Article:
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After 64 years of stumbling and bumbling about, I think I am becoming a mature adult in my thinking (and yes, there will be many that disagree). And I don't think this was a gradual thing, it is something that has only hit me in the last few years. The good news is that I am having fun with it. My admonition to you is don't wait so long.
I enjoy observing other people, especially watching how they react to various situations. We are all a composite of everything we have ever experienced. Hence, if you could duplicate a situation 10 different times and expose 10 different people to it, you would have 10 different outcomes.
There is a testing service that attempts to put some framework, science and predictability around this phenomenon. It is a service called the Predictive Index. I have mentioned it here before. I think it is pretty good, but it is a step short of what I am talking about.
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Everything you do every day is a complex mosaic of reactions to your past experiences. Take honesty, for instance. As a child, we are taught that honesty is black and white -- you are either honest or dishonest. We know as adults that honesty has many shades of grey that apply to all parts of your life.
I see this in paper mills all the time. Actually, I see it everywhere all the time, but we stick to the pulp and paper industry here.
For instance, once our pulp mill was down. Everyone had been working a shutdown and was exhausted. Right at startup, we had a catastrophic failure of a large FRP pulp line. My boss asked me to repair it overnight with a section of pipe that we had. We are talking about a 30 inch diameter line, 10 feet long, suspended from the ceiling. It was a damp, raining, cool April night. As the contractors and I worked into the night, the resin on the joints would not cure. About 1 o'clock in the morning, I ordered the erection of a visqueen tent be erected over the whole mess. Then I lit off about 10 fuel oil salamanders inside the tent. I got the resin cured before the day production shift came in.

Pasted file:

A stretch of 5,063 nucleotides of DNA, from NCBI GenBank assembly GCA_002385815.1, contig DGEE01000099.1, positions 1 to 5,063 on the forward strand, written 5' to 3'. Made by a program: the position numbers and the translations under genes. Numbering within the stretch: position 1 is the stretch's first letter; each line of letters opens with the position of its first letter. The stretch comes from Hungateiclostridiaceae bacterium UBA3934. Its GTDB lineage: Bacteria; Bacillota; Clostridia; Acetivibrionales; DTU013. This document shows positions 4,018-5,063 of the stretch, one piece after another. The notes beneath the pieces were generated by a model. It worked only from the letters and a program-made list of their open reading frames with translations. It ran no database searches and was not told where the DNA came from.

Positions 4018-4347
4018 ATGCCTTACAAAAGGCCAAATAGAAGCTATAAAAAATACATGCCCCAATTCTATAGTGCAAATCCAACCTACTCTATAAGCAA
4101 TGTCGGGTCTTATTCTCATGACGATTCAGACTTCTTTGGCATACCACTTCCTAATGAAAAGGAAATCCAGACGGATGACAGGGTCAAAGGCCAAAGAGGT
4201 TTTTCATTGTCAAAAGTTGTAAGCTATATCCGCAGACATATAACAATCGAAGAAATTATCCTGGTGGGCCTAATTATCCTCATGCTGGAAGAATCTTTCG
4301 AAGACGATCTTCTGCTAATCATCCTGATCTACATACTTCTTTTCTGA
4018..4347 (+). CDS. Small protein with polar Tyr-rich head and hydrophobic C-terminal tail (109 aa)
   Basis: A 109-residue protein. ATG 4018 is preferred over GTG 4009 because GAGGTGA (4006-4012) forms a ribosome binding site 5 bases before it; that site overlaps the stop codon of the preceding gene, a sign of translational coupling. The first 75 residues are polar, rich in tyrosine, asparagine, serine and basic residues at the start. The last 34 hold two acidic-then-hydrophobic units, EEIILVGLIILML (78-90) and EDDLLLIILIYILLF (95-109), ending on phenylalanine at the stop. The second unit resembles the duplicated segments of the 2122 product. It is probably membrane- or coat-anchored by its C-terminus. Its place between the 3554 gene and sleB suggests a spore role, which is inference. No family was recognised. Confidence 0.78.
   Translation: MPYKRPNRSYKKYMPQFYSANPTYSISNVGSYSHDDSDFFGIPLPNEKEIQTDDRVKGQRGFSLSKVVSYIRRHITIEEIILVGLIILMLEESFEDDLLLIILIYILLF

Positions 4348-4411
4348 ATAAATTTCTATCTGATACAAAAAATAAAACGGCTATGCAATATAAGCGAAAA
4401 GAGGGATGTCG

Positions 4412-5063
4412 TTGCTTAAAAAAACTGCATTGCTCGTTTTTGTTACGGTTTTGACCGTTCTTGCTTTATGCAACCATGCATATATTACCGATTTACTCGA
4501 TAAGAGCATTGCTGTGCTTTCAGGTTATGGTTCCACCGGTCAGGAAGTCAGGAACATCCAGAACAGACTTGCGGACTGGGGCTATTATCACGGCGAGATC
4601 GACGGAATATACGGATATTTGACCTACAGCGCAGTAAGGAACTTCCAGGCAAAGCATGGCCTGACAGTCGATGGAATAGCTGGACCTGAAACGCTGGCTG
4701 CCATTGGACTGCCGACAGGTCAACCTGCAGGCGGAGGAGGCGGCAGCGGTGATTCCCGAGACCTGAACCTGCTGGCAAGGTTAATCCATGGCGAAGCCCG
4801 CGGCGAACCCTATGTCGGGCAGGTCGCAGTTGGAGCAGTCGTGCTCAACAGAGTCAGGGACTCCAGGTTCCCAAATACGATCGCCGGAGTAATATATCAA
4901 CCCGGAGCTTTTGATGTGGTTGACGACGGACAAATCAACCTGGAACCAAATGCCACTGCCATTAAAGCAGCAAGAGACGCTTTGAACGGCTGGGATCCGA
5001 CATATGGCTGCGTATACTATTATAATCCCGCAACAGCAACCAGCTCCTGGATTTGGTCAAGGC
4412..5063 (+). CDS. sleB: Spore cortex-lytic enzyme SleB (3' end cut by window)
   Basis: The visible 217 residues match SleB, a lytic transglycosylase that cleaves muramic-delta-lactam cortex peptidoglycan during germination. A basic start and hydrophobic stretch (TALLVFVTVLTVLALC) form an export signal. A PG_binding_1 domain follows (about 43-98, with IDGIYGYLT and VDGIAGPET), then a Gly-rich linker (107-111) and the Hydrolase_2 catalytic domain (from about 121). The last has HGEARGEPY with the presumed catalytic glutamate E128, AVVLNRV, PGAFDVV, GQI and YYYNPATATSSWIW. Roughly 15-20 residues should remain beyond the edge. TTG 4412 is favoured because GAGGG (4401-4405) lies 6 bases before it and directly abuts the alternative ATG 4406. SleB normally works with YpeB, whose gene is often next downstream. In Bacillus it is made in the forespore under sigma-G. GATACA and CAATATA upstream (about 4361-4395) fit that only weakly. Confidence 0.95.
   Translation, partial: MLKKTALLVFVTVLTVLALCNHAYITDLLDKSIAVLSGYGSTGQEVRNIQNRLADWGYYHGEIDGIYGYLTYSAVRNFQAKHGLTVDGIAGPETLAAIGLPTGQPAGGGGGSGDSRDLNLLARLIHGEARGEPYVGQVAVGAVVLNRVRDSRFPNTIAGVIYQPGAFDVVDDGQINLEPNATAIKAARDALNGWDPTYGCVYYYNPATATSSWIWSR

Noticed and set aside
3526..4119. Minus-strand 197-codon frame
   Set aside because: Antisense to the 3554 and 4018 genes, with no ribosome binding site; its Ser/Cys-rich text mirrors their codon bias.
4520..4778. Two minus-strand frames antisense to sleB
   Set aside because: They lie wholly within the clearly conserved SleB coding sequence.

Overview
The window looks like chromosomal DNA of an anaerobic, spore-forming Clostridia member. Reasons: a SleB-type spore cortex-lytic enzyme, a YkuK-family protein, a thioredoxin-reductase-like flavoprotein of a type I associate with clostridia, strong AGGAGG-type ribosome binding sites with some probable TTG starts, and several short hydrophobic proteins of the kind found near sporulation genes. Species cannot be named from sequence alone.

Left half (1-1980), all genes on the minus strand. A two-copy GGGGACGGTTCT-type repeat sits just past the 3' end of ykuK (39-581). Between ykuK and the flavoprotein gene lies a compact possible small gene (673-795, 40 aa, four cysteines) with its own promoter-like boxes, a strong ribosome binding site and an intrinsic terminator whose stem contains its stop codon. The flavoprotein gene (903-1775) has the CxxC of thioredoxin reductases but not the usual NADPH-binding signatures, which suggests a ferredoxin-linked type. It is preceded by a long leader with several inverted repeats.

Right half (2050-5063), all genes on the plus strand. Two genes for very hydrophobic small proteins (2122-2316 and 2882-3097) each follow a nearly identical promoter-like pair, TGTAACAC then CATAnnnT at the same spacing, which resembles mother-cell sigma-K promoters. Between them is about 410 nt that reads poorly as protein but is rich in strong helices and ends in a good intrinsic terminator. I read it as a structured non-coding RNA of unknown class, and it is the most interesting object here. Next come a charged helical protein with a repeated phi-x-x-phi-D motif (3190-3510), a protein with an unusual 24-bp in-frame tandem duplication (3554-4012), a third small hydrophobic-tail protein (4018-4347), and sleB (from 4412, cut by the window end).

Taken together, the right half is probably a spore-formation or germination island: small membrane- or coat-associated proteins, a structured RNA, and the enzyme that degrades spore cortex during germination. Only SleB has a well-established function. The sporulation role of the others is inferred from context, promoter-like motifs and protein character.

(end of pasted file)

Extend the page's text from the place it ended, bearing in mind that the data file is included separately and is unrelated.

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However, just a couple of months before, somewhere in North America, I don't remember where, there had been an explosion in a similar situation. The results were an edict from on high in our company that if anyone had an open flame in a confined space where fiberglass resins were curing, they were fired. I had heard that, I just forgot it in the heat of the battle.
When my boss asked me how I had gotten the job done, I told him. He looked at me and said, "I am supposed to fire you." He didn't, and we both mumbled when the mill manager asked how I had been successful on such a bad night. The honesty in this situation did not fit that which I had been taught in kindergarten.
That incident bothered me for a long time. My maturity today says we handled it OK, but remember never to let it happen again.
At another time, I had been working for a company for a short period of time and was sent on a business trip. I came back and turned in my expense report to my boss. He immediately rejected it. Why? I had not put enough down for meals. I made him and the rest of the staff look bad. I had to go back and redo my expense report, that is pad the meals expenses, before he would sign off on it.
Even in my "heightened" state of maturity, that one still bothers me. It is why if you ever hire me and I travel for you, you will note I claim nothing for meals. Maybe if I live long enough I can make these accounts balance out.
Why do people do stuff like this? I just pointed out two offenses worthy of termination. In the first one, I exhibited an attitude of "damn the torpedoes, full speed ahead." In the second one, I succumbed to peer pressure.
Now, I just looked back over this column and am frustrated that I don't feel I was able to convey the principles that are important on this subject. Maybe you can. Please take our quiz for this week here. Perhaps you will inspire me to write further on it in the future.
In the meantime, please show more maturity than I did when confronted with a safety situation.
Be safe and we will talk next week.
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